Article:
Eq: Total Market
Bonds and stocks are sending different signals right now, and it is hard to tell which side is correct. Bonds are reflecting an increasingly bearish outlook on the economy, with yields falling. Stocks, on the other hand, have been jubilant so far this year. The reality is that both sides cannot be correct. Historically speaking, bonds have usually been more astute is measuring the direction of the economy and markets, and if that is the case, then we would be headed for a downturn.
FINSUM: The Fed really weighed in with its view yesterday and they are clearly worried about the direction of the economy. Are bond investors right again?
Bloomberg has put out a very bearish article on the economy. The publication is arguing that there is a 2/3 chance of a recession beginning this year, and that a bear market is likely to happen alongside it. As evidence of the pending downturn, the article cites these as indicators: the nearly inverted yield curve, the big fall in stocks in Q4, weak housing activity, terrible February payrolls, and the fact that the rest of the world is slowing. One of the most acute worries though is that the Fed will keep hiking as part of an effort to leave itself room to cut rates in the next recession, an action which could drive the economy into a recession.
FINSUM: Again, much of the direction of assets and the economy depends on the Fed’s mindset. If the central bank returns to hiking, a recession looks like a sure thing. But if not, it is far from certain.
If you have doubts about where the market is heading and no fundamental view about direction, one place to search for one is in historical parallels. Sometimes looking at history prompts bullishness, but in this case, looking for past market parallels is terrifying. At the moment, the chart making the rounds is one comparing the current S&P 500 to 1937. Doing so makes it look as though the market is going to revert back into a bearish grip at any moment. But guess what, the same chart floated around in 2010, 2013, and 2015, and the big fall never happened.
FINSUM: This bull run has defied gravity many times, and it is hard to see why his time would be different. That said, all good things must come to an end at some point.
Big bank Credit Suisse thinks the stock market rally will keep going. They say the big gains this year are mostly because of improved investor sentiment on the back of a more dovish Fed, weaker inflation, and the better prospects for a US-China deal. Further, the bank’s chief US equity strategist says “Our work indicates that investors have not fully re-risked portfolios following 4Q’s turbulence—despite a sharp decline in volatility and spreads—and that valuations will drift higher as they do so”.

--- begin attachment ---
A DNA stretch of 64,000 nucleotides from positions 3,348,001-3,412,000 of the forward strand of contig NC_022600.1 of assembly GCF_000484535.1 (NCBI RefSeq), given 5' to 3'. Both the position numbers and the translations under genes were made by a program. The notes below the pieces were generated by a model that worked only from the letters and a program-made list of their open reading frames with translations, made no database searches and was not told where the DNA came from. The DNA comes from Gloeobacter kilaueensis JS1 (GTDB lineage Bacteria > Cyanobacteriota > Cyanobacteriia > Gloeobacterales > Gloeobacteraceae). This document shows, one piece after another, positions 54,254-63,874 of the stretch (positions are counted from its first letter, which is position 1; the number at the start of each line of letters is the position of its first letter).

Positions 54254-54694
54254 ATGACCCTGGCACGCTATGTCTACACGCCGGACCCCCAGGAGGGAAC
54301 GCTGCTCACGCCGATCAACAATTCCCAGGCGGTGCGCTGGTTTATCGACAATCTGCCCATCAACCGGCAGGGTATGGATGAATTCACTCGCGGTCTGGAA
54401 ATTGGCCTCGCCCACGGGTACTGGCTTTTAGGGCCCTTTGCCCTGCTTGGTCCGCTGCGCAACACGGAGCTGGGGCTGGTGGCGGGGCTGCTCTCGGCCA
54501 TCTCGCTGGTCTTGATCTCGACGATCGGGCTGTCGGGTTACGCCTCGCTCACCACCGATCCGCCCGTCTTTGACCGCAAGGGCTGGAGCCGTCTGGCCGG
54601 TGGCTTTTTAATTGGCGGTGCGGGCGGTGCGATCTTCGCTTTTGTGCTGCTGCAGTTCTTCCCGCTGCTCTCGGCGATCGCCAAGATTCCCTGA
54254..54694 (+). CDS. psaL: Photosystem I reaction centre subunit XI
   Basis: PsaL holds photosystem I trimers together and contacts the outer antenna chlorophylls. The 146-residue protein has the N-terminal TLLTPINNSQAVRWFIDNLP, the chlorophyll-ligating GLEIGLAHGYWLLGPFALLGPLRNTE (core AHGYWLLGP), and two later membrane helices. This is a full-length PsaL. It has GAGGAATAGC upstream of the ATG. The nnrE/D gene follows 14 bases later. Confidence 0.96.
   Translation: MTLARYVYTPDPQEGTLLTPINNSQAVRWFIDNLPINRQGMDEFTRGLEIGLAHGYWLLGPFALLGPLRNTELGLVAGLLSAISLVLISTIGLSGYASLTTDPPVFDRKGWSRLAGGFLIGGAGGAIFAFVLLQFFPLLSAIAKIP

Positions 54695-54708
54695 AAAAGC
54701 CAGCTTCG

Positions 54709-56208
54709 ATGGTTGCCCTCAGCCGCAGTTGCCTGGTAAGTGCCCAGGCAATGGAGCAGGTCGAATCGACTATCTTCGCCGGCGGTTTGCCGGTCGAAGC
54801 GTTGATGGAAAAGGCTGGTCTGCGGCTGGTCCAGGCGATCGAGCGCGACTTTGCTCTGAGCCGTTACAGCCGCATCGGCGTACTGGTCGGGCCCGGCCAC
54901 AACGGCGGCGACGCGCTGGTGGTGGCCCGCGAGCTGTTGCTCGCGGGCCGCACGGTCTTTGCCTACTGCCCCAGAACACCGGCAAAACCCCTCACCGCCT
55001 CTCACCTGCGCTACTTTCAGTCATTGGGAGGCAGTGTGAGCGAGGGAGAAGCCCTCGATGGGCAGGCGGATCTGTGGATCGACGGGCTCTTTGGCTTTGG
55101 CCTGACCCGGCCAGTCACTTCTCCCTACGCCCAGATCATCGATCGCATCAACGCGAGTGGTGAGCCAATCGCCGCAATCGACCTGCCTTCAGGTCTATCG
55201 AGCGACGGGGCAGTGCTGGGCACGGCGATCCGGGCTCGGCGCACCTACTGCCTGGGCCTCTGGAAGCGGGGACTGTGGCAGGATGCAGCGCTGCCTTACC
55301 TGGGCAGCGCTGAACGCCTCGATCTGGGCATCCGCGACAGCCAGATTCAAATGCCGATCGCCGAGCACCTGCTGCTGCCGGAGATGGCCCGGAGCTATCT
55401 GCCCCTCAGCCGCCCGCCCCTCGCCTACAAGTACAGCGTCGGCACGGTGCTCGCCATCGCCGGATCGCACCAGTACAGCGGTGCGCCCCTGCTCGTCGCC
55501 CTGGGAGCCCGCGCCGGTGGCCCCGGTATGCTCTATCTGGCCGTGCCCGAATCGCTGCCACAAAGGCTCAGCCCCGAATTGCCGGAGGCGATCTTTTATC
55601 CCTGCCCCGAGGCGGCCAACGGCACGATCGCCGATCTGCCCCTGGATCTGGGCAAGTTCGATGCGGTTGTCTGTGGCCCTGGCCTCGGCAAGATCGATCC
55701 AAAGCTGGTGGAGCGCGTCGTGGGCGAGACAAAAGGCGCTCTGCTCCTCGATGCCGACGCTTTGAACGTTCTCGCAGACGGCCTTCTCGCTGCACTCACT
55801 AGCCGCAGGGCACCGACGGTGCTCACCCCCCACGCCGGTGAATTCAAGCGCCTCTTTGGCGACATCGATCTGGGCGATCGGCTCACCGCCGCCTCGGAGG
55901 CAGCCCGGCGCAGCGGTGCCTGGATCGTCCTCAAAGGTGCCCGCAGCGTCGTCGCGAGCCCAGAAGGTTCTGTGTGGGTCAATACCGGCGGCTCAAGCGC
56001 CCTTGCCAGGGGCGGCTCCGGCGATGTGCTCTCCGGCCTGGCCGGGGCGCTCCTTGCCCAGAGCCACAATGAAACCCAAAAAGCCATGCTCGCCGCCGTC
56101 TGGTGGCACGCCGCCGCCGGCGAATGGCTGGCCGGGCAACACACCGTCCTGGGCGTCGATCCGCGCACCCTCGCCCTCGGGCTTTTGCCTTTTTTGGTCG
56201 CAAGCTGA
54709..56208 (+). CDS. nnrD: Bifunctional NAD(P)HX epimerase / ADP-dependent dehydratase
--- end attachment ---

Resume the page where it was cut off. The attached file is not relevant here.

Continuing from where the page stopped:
FINSUM: We have to tentatively agree with this view. Sentiment is up, and combined with lower valuations and the fact that investors have not fully re-entered the market, there does seem to be a good runway higher.
Well, it has finally happened, but not as anyone expected. The whole industry has been watching for the first zero fee ETF, which just happened with SoFi, but now they are getting the first negative fee ETF. While zero fee index mutual funds debuted last year, ETFs only just got there, until the debut of the SALT Financial Low TruBeta US Market ETF. For every $10,000 invested in the new fund, the issuer will pay you $5. However, as you may have expected, there is a catch. The catch is that once the fund gets over $100m in AUM, its regular fee of 0.29% kicks in.
FINSUM: This is nothing more than a sales gimmick (and they haven’t even structured it well). However, it is indicative of the trend things are heading in.
In one of the most alarming bits of news we have seen about the economy is some time, new data out on the hiring market is showing a bleak trend. The US economy almost failed to produce any new jobs in February, with the total job creation figure at just 20,000. That is a major step down from the hundreds of thousands of new jobs investors had been used to seeing each month. The number is a meteoric fall from the 311,000 created in January, and way under the forecast of 180,000. Following the data, a senior member of the Fed reiterated that the central bank should take no actions on rates until at least the middle of the year.
FINSUM: This is very scary, but there is an important motto to remember here—one point does not a trend make.